Concept Maps – Great Tool for Eating the Elephant (Brainstorming Ideas for a New Product)


I was chatting with a co-worker last week about the challenges of coming up with a great new software idea / product / project. His comment to me was

“Once I have a spec that describes what needs to be done – I’m set. If I don’t know how to implement something, I know how to figure out how to do it. My problem is in knowing what to implement.”

We weren’t talking about how to write specs, or prioritize features, but really about the “writer’s block” that comes when you try and figure out how to write a piece of software – at the synthesis stage. Assume a premise, or high level goal for the software: “I want a piece of software that lets me manage my schedule.” Now what? How do you get from a vague notion of a calendar application to actually identifying what you need to do to create your calendar application? At some level, this is aproduct strategy development problem, and there are a lot of interesting discussions you can have about how to do that. For this post, I want to focus on a great tool to help you visualize thoughts cohesively, and iteratively develop an understanding of what you want to do.

Concept mapping is a tool I use for the brainstorming process of defining a product’s specification. IHMC developed this product (available at their website). Thanks to Amir Khella and his blog, Elements of Passion, for leading me to this site. His post, On Creativity, covered a lot of great resources for creative thinking. One link of his was to FreeMind – a freeware mind-mapping program available via sourceforge. The developers of FreeMind did something great – they included a section with a list of alternatives to using FreeMind. I have used mind maps before, and been successful with them – my one complaint was that they optimize on viewing information as trees – essentially spatial outlines. Definitely a valuable tool, but I always had a nagging feeling that what I needed was to be able to express ideas in a graph (instead of each element having exactly one parent, it can have more than one).

I had finished putting together a proposal for introducing automated testing for a client, where there was a small team (6 developers) working on a code base with over 100 developer-years of legacy code. To put together the proposal, I had to cover a lot of ground – to make sure that I bid correctly, and that my client would get the benefits that they should. I used a concept map to help me identify the different areas where costs would be incurred (installation, training, retro-fitting of tests to “high risk” areas of the legacy code, ongoing time spent writing tests on all code developed moving forward, “pollination sessions” for the team members to share ideas and patterns with each other, etc). I probably would have missed some areas without using this approach to defining the problem for myself, and my client would have missed out on opportunities to benefit from the proposed project.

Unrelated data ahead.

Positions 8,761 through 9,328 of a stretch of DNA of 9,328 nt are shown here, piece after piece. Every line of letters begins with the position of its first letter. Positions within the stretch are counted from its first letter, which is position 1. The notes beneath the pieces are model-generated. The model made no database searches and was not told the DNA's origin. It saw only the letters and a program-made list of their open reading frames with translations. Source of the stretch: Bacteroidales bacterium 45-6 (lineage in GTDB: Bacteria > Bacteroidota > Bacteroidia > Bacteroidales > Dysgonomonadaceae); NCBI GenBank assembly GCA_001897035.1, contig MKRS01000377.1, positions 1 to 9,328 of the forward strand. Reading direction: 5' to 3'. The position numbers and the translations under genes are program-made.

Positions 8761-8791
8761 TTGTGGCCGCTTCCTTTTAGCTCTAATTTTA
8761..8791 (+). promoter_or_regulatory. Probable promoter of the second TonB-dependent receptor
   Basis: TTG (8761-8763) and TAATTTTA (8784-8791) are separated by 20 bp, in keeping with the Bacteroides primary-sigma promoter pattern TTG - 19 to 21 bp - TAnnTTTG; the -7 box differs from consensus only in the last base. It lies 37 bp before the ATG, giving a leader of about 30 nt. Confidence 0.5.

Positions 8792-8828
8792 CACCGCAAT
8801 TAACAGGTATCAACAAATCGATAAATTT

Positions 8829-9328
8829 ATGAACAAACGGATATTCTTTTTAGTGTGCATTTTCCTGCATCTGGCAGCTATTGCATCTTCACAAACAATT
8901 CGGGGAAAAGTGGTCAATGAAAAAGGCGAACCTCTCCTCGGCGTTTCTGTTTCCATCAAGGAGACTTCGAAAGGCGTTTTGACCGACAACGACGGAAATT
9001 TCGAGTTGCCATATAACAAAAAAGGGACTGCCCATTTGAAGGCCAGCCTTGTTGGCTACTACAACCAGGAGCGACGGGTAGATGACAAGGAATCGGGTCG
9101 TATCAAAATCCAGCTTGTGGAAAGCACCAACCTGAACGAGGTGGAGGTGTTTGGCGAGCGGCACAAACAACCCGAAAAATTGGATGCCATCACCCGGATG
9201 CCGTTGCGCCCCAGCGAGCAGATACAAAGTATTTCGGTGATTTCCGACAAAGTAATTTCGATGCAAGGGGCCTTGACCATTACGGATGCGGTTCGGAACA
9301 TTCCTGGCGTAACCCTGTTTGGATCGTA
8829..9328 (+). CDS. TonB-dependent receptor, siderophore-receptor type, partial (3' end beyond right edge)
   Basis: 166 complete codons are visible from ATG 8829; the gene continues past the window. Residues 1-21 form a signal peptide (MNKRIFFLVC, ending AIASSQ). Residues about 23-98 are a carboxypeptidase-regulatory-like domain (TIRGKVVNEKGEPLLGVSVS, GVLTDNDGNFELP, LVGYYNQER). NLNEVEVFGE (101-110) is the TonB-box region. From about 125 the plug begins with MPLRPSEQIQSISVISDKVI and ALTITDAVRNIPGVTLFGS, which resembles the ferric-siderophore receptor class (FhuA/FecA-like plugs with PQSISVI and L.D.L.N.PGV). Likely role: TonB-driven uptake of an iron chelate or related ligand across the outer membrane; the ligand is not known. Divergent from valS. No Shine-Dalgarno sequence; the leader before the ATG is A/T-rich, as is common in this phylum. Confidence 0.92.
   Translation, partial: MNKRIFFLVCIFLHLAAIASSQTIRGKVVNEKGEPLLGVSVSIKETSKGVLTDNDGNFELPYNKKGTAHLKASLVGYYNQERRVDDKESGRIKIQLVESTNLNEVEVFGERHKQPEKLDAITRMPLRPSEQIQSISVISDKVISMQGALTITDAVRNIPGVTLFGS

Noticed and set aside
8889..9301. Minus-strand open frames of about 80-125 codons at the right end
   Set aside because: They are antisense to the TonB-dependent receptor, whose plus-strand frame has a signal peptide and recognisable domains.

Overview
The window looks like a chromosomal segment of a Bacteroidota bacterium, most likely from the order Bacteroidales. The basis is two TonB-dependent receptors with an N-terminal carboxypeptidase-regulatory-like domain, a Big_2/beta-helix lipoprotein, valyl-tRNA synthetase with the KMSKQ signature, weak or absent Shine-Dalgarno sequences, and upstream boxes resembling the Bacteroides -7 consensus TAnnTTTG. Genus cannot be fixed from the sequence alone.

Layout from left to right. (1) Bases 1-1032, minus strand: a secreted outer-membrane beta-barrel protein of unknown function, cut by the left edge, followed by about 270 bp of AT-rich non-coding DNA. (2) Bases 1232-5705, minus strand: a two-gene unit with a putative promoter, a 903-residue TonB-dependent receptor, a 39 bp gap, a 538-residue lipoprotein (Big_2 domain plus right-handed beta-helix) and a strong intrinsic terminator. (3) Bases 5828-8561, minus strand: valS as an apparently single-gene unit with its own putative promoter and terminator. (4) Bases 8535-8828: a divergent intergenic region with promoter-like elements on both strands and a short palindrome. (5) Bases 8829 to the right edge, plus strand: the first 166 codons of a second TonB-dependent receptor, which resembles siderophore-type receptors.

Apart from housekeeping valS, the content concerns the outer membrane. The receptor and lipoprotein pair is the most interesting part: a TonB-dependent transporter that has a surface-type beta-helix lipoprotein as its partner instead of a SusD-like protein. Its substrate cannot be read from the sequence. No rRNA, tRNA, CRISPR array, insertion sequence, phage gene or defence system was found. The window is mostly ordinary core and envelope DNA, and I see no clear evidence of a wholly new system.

Back to the example, rephrased – “Develop a software tool to help me manage my schedule”. First I would create a box in the center of the page, containing my central idea. Then I would add whatever associated ideas came to mind.

First thoughts

In this diagram, I show the idea that I live “two lives” – work and family. And each has scheduled events. And the reason I care about my schedule is that I need to prevent conflicts between the two. I use an Outlook calendar at work – people send invites, reschedule events, etc. When I remember to do it, I block out some time for family events, if they get into “normal work hours” – which is often when “normal” is not 9-5. And my wife doesn’t know what my work schedule is – she has to ask me “are you doing something on such-and-such a date?”

As I look at the diagram, I think about the fact that my co-workers and clients will schedule and re-schedule meetings, and depend upon my calendar being “current” to know if I’m available. And wouldn’t it be great if my wife knew my “current” schedule too? Of course, she shouldn’t be able to see the details of my work meetings (like “Top Secret product planning meeting”), and my client doesn’t need to know when I’m going to the dentist – she just needs to know that I’m not available before 10AM on Monday. This leads to a couple more boxes on the diagram.

Calendar 2
Now I have the information staring me in the face – I should have the calendar hosted/shared/replicated in such a way that both professional and personal contacts can see a subset of the information. Everyone should see what time is allocated, and some people should be able to see a subset of the contents of the scheduled time blocks.Maybe the answer is to have two calendars, each with their own ACL (access control lists), which replicate “allocated time” information, but never the details. Maybe the answer is a task-specific ACL, and universal access to a central calendar. With multiple clients, each using their own scheduling systems, the multi-calendar approach seems more likely. So my spec may move into writing an Outlook plug-in that pushes data to my home calendar.

Moving to the next level of detail isn’t the point in this post. The power of building diagrams that describe a problem space, to articulate user goals is the point. I can use this approach to identify the other things I need to do to make this product useful to me, and potentially others.

Two thumbs up from me for CmapTools from IHMC.


4 thoughts on “Concept Maps – Great Tool for Eating the Elephant (Brainstorming Ideas for a New Product)

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